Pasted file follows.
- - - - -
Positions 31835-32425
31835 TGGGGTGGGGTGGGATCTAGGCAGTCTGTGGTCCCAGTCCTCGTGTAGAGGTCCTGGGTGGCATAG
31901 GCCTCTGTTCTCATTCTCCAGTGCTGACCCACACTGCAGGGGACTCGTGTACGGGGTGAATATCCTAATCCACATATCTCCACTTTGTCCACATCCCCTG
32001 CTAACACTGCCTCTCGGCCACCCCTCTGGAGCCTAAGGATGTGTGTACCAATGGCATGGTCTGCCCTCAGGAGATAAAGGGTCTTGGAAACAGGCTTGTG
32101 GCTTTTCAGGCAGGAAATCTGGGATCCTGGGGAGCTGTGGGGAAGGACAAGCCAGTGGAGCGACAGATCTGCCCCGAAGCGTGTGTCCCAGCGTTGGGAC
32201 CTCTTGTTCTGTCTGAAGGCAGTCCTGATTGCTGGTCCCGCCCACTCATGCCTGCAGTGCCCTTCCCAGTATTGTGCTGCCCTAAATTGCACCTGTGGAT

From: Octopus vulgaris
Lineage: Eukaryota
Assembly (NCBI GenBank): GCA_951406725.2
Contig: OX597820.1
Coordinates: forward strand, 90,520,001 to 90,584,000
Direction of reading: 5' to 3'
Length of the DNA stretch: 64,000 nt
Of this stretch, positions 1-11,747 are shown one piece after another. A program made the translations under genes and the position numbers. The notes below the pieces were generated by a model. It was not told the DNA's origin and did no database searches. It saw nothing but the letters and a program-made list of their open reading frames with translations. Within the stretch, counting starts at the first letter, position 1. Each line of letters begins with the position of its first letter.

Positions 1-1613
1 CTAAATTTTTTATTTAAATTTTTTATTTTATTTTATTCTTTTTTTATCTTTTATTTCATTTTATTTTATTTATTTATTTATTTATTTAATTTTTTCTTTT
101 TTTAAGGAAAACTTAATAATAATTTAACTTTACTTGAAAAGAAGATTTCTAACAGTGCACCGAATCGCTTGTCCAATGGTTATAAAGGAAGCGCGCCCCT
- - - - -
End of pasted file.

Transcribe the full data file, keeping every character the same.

Positions 31835-32425
31835 TGGGGTGGGGTGGGATCTAGGCAGTCTGTGGTCCCAGTCCTCGTGTAGAGGTCCTGGGTGGCATAG
31901 GCCTCTGTTCTCATTCTCCAGTGCTGACCCACACTGCAGGGGACTCGTGTACGGGGTGAATATCCTAATCCACATATCTCCACTTTGTCCACATCCCCTG
32001 CTAACACTGCCTCTCGGCCACCCCTCTGGAGCCTAAGGATGTGTGTACCAATGGCATGGTCTGCCCTCAGGAGATAAAGGGTCTTGGAAACAGGCTTGTG
32101 GCTTTTCAGGCAGGAAATCTGGGATCCTGGGGAGCTGTGGGGAAGGACAAGCCAGTGGAGCGACAGATCTGCCCCGAAGCGTGTGTCCCAGCGTTGGGAC
32201 CTCTTGTTCTGTCTGAAGGCAGTCCTGATTGCTGGTCCCGCCCACTCATGCCTGCAGTGCCCTTCCCAGTATTGTGCTGCCCTAAATTGCACCTGTGGAT

From: Octopus vulgaris
Lineage: Eukaryota
Assembly (NCBI GenBank): GCA_951406725.2
Contig: OX597820.1
Coordinates: forward strand, 90,520,001 to 90,584,000
Direction of reading: 5' to 3'
Length of the DNA stretch: 64,000 nt
Of this stretch, positions 1-11,747 are shown one piece after another. A program made the translations under genes and the position numbers. The notes below the pieces were generated by a model. It was not told the DNA's origin and did no database searches. It saw nothing but the letters and a program-made list of their open reading frames with translations. Within the stretch, counting starts at the first letter, position 1. Each line of letters begins with the position of its first letter.

Positions 1-1613
1 CTAAATTTTTTATTTAAATTTTTTATTTTATTTTATTCTTTTTTTATCTTTTATTTCATTTTATTTTATTTATTTATTTATTTATTTAATTTTTTCTTTT
101 TTTAAGGAAAACTTAATAATAATTTAACTTTACTTGAAAAGAAGATTTCTAACAGTGCACCGAATCGCTTGTCCAATGGTTATAAAGGAAGCGCGCCCCT